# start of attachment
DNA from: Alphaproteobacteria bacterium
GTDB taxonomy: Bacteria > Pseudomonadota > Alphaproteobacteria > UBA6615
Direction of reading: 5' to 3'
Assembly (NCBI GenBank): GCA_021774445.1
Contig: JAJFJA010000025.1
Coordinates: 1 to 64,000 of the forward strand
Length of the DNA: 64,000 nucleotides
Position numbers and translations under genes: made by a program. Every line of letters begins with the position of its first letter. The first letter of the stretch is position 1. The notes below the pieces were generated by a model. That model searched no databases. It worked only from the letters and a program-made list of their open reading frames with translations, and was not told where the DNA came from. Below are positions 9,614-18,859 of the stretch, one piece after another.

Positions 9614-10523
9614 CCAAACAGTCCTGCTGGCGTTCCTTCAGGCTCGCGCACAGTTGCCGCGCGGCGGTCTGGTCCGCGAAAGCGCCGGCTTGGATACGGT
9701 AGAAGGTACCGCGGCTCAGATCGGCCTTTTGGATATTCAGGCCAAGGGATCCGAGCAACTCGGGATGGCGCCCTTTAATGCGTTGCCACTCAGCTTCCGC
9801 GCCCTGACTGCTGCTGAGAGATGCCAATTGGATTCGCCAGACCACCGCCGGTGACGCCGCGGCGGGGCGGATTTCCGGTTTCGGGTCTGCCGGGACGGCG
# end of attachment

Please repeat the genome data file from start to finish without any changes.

DNA from: Alphaproteobacteria bacterium
GTDB taxonomy: Bacteria > Pseudomonadota > Alphaproteobacteria > UBA6615
Direction of reading: 5' to 3'
Assembly (NCBI GenBank): GCA_021774445.1
Contig: JAJFJA010000025.1
Coordinates: 1 to 64,000 of the forward strand
Length of the DNA: 64,000 nucleotides
Position numbers and translations under genes: made by a program. Every line of letters begins with the position of its first letter. The first letter of the stretch is position 1. The notes below the pieces were generated by a model. That model searched no databases. It worked only from the letters and a program-made list of their open reading frames with translations, and was not told where the DNA came from. Below are positions 9,614-18,859 of the stretch, one piece after another.

Positions 9614-10523
9614 CCAAACAGTCCTGCTGGCGTTCCTTCAGGCTCGCGCACAGTTGCCGCGCGGCGGTCTGGTCCGCGAAAGCGCCGGCTTGGATACGGT
9701 AGAAGGTACCGCGGCTCAGATCGGCCTTTTGGATATTCAGGCCAAGGGATCCGAGCAACTCGGGATGGCGCCCTTTAATGCGTTGCCACTCAGCTTCCGC
9801 GCCCTGACTGCTGCTGAGAGATGCCAATTGGATTCGCCAGACCACCGCCGGTGACGCCGCGGCGGGGCGGATTTCCGGTTTCGGGTCTGCCGGGACGGCG